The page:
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Two nights later, I convinced Randy Babb and Dr. Tom Jones to go afield with me. It really didn’t take much convincing, as both are avid herpers, field biologists and photographers.
This male Sonoran green toad is calling for a female. These toads will spend as much as 10 months underground while they wait for the summer monsoon rains to arrive.
The drive to the ponds was noticeably different this time. It had rained significantly over the previous two days, and the road was horrible. Every rut contained standing water, and the washes were thick with gooey mud. Every time we stopped and listened for calls we heard at least two species: mostly Great Plains toads and Sonoran green toads.
Millipedes were all over the road, making it difficult to keep from running them over. Snakes were also unusually abundant, and I added glossy snakes, California kingsnakes, a diamondback rattlesnake and a gopher snake to the list of snakes from my first night out. We also saw screech owls, one badger, black-tailed and antelope jackrabbits and the odd kangaroo rat. We knew it was going to be a great night when we saw Sonoran Desert and Great Plains toads breeding in the water-filled tire ruts!
The first amphibian we heard at our favorite pond (the same one that had nothing going on the first night) was the northern casque-headed frog (Pternohyla fodiens). For me, northern casque-headed frogs are the most difficult of the seven to find. Found only in a small area in Arizona, these 21/2-inch frogs are more closely related to the hylid treefrogs found in the Midwest than any of the other desert-pond inhabitants. Males have loud calls and relatively large bilobed vocal sacs. Their heads are somewhat flattened and presumed to be adapted to burrowing (hence the old name of burrowing treefrog).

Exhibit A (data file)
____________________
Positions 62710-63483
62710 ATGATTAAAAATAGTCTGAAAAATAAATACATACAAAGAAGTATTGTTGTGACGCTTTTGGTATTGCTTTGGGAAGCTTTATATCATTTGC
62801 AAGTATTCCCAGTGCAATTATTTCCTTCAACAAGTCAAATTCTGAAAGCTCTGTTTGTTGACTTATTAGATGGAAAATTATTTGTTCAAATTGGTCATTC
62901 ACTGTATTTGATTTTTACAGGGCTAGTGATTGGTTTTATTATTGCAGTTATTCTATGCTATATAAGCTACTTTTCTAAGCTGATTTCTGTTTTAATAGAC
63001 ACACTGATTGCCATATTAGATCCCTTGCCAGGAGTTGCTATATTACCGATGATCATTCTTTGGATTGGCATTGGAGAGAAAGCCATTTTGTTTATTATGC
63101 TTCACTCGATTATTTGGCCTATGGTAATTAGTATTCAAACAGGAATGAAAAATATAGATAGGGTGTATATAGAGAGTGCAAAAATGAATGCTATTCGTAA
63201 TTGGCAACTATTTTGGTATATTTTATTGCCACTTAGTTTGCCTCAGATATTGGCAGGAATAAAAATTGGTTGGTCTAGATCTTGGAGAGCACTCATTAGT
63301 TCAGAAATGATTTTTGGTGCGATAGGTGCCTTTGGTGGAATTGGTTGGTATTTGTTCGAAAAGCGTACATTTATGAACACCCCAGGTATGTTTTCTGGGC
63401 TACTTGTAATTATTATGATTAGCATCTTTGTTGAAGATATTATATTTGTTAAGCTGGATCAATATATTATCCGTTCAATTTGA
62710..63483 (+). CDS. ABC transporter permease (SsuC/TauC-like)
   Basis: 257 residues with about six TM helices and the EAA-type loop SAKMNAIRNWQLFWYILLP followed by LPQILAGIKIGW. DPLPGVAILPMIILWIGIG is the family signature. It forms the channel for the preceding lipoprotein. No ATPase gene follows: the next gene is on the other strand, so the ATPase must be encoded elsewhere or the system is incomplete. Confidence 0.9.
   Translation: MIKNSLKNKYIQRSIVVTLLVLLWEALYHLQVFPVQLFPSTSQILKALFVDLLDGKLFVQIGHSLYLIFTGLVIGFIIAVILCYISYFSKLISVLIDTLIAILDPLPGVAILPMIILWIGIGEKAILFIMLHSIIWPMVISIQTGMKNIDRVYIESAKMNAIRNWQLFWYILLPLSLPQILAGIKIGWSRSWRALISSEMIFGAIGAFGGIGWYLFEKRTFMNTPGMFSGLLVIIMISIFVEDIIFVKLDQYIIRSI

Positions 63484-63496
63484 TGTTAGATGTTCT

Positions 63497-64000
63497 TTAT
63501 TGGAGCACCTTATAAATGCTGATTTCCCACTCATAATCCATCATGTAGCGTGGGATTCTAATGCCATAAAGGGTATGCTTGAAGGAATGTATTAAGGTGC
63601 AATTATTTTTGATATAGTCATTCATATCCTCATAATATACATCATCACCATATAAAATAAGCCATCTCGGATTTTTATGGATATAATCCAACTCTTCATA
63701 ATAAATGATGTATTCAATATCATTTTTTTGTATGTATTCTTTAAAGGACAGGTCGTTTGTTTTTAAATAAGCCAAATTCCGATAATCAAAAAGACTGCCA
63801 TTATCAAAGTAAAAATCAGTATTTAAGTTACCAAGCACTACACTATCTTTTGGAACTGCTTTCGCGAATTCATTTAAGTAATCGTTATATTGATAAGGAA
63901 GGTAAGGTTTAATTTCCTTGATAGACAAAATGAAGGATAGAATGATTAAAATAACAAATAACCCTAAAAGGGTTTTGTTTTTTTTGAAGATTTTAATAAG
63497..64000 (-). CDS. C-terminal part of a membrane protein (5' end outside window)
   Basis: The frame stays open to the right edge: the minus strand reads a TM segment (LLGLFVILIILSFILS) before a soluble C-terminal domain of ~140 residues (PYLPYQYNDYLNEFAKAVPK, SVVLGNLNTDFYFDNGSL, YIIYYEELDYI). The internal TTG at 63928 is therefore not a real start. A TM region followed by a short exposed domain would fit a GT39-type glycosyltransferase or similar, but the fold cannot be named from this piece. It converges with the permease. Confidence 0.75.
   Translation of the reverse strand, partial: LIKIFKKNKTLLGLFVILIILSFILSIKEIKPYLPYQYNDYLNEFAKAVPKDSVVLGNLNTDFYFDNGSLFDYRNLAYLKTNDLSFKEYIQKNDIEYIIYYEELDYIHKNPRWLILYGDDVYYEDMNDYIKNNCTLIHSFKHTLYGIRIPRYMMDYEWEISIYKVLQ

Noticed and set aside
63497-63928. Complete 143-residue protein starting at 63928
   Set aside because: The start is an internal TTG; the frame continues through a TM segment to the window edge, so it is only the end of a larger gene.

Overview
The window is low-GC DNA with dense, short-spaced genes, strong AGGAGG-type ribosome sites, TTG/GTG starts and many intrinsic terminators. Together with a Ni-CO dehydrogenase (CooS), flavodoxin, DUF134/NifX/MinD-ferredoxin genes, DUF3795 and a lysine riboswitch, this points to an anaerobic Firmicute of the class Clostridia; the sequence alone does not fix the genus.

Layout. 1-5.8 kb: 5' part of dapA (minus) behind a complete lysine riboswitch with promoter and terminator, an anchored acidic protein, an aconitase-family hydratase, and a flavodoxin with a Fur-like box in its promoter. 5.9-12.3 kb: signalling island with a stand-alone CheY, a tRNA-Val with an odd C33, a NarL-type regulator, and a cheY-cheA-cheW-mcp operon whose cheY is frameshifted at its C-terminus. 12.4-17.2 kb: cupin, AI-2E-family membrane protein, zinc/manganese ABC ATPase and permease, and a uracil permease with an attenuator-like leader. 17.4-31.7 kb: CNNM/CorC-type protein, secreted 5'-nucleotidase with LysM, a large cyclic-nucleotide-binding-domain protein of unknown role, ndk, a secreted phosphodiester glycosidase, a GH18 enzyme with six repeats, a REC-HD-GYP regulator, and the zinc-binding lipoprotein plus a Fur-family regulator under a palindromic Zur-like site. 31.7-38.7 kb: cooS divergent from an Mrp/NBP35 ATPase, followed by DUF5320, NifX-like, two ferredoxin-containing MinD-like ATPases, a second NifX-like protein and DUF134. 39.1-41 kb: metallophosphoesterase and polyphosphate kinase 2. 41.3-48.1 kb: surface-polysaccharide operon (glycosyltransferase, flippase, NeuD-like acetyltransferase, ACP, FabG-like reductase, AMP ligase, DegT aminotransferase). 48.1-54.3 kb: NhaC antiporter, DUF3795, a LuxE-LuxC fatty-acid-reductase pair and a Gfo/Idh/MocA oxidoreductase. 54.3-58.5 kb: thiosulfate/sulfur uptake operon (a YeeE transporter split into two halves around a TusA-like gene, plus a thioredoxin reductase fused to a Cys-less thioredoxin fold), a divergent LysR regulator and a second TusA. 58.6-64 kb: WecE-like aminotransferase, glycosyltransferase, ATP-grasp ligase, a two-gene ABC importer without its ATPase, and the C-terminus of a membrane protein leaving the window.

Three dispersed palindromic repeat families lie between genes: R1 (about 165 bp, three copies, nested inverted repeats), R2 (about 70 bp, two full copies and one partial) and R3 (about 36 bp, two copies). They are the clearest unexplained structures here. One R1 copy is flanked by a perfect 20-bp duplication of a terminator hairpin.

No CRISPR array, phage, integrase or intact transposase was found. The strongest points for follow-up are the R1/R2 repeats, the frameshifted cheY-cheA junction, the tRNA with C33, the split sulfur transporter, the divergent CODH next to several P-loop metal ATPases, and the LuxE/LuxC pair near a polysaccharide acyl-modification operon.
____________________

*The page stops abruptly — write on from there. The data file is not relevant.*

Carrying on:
Male northern casque-headed frogs (Pternohyla fodiens) have loud calls and relatively large bilobed vocal sacs.
Casque-headed males take up a calling station either right at water’s edge, in bushes close to a pond or on floating material in the pond itself. Unfortunately, we were not able to observe these frogs breeding. Both Randy and Tom have spent a lot more time in the field than I have and rarely find casque-headed frogs in amplexus. After an hour of rolling around in the mud taking photographs of the calling males, we decided to look for what should have been the easiest toad to find: the Couch’s spadefoot toad (Scaphiopus couchii).
Back in the truck, we drove, or should I say slid, to the pond I visited two nights earlier. Upon arrival I set off looking for my last two toad species while Randy and Tom began photographing tiger beetles and giant hairy scorpions. I had a love-hate relationship with this pond. The experience of finding lots of frogs and toads was somewhat dulled by the smell of cattle excrement and the huge mesquite tree thorns. I was not sure how or if I missed them the first night, but as soon as I reached the pond this time I saw Couch’s spadefoot toads everywhere.
Although common, Couch’s spadefoot toads are no less unique than any of the other desert frogs and toads. They are amazingly adapted to the Sonoran Desert and the brief monsoon seasons. Apparently, these toads can hear the first rains as they beat against the dry desert ground. This awakens them, and they start to dig to the surface and immediately look for water in which to breed.
Couch’s spadefoot toads (Scaphiopus couchii) can go from egg to a toadlet capable of living on land in as little as nine days.